Cleaning glass

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Roderick Treece
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Cleaning glass

Post by Roderick Treece » Sat Feb 05, 2005 8:48 pm

I have been having probelms with scratches after I have cleaned my glass.I allways use some sort of liquid ,water or soapy water and use a razor blade to get the stuck on junk off.
I just talked to a freind that told me about using 000 steel wool and soapy water and it seemed to work good but I like to heard from other people what they do.
Thank Roderick

Danny Baronian
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Post by Danny Baronian » Sat Feb 05, 2005 9:16 pm

Bon Ami or whiting and ammonia diluted with water. If you have residual adhesive, try a adhesive remover first. Your scratches are probably coming from the razor blade. I was always told not to use a razor blade unless absolutely necessary, and then only with a new blade.

Bon Ami in bar form has been discontinued, but check the local hardware store or Orchard Hardware Supply, which carries Bon Ami in a mustard colored can, the formula is exactly the same as the bar, and performs in the same manner. The can probably contains as much as the bar and at under two bucks a can it's a better price than the bar.

There is another can of Bon Ami that comes in a gold metallic colored can, but it is not the same as the original, and should be avoided.

In visiting a mirroring shop recently, the owner was cleaning his glass with the whiting and ammonia mixture. The whiting was in a glass container like the ones found in restaurant that dispense parmesan cheese. He'd spray the glass, sprinkle the whiting on and scrub with a sponge. For cleaning it's easier than the bar.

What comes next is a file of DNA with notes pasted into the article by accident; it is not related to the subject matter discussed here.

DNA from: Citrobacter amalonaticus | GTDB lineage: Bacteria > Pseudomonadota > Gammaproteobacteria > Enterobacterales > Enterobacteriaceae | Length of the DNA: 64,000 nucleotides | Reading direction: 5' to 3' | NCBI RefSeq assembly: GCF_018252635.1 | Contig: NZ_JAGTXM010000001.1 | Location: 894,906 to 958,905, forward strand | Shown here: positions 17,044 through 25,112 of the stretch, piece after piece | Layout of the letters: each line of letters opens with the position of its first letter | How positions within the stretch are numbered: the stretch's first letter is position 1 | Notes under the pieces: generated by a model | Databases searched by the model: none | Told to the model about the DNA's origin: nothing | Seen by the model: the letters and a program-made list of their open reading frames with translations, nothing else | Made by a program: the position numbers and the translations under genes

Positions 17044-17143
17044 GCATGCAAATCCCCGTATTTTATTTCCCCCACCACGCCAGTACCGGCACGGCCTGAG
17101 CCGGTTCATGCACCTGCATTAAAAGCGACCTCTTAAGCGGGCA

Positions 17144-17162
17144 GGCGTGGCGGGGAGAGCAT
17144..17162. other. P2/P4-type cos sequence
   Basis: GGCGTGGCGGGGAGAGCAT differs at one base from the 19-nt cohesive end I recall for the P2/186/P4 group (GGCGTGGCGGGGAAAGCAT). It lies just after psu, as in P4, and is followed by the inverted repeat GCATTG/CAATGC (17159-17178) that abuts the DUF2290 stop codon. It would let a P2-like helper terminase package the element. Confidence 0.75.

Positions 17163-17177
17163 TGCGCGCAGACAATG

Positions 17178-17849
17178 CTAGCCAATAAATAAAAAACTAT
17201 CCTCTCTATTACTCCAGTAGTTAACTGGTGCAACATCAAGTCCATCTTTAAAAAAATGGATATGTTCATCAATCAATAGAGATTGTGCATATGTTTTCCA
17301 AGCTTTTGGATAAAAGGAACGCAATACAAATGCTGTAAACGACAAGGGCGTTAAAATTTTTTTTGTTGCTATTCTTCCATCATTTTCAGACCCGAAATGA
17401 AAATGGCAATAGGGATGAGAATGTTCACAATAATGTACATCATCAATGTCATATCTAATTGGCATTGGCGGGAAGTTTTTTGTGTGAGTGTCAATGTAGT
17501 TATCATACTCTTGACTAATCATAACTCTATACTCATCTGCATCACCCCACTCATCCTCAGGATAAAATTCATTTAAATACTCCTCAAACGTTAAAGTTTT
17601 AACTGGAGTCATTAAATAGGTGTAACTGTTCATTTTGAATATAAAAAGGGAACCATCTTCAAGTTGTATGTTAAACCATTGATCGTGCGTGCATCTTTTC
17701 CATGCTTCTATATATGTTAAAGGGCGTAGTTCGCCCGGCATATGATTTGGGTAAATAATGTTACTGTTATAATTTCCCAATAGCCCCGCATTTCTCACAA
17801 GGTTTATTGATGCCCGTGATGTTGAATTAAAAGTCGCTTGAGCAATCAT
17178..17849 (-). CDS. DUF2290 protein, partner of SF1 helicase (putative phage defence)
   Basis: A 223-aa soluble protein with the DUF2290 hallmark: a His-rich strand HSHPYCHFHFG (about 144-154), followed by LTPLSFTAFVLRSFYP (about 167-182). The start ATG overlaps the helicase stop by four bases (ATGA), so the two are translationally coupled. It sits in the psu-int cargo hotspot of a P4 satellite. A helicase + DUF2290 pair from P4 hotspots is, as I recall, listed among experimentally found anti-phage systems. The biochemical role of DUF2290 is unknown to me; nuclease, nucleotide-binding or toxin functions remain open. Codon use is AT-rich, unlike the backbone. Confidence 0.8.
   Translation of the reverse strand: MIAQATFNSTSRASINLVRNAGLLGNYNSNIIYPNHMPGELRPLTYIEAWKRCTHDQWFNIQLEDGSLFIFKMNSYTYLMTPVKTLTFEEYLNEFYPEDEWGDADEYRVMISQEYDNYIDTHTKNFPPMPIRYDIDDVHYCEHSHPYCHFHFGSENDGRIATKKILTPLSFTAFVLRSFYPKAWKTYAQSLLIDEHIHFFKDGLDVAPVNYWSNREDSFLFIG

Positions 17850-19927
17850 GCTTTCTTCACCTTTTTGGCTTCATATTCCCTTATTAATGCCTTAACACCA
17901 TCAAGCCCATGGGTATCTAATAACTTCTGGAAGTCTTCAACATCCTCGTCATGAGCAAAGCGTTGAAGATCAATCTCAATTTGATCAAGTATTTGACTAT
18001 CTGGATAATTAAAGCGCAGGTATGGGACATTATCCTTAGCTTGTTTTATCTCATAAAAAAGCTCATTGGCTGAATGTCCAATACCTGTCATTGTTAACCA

Steel wool? No.
Danny Baronian
Baronian Mfg.
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http://www.baronian.com

Roderick Treece
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Post by Roderick Treece » Sat Feb 05, 2005 10:09 pm

Danny,
Was that steel wool NO! or steel wool (I don't know)? The steel wool (000) seemed to work great to get off the old varnish,stain and etc.With lots of soapy water it didn't seem to scratch.Mind you I only used it for removeing the worst stuff.
Part of what I'm doing is useing antique glass to do my work on so it has years of build up on it and it has to be cleaned first.
A friend of mine that builds new custom homes told me about the steel wool.

Roderick

Danny Baronian
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Post by Danny Baronian » Sat Feb 05, 2005 10:26 pm

No as in don't use steel wool.

If you have paint or varnish on the glass, use Jasco paint stripper.
Danny Baronian
Baronian Mfg.
CNC Routing & Fabrication
http://www.baronian.com

Brian the Brush UK
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Post by Brian the Brush UK » Mon Feb 07, 2005 9:26 am

Hi all,
I use a product here in the UK called Brasso, you guessed it....it cleans brass ! ! I call it the signwriters best friend !
It comes in a liquid and has a slight abrasive, works a treat, even used it like rubbing compound to remove old painted lettering.
Brian.
www.brian-the-brush.com
With a stroke more imagination.

Sarah King
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Post by Sarah King » Tue Feb 08, 2005 2:47 am

Brian,

I think the Brasso idea is great. We certainly have it here in the States and the combination of solvent and mild abrasive could work really well. I"ll have to try it to remove old house paint on my next stained glass repair.

I've never had trouble with razor blades. They work best when the glass is wet and soapy. I buy them in packs of 100 and use a new one every time.

You might want to be careful about the whiting you buy - these days it's sold as a way to mark out football fields rather than as a glass cleaner. Scratching the grass is not a concern for most folks.
Sarah King
AngelGilding.com

vance galliher
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cleaning glass

Post by vance galliher » Tue Feb 08, 2005 10:54 am

Like Sara, I use razos with wet sollution when necessary. To help prevent scratches, I mark one side of the blade with a fel ttip and always have that side up .

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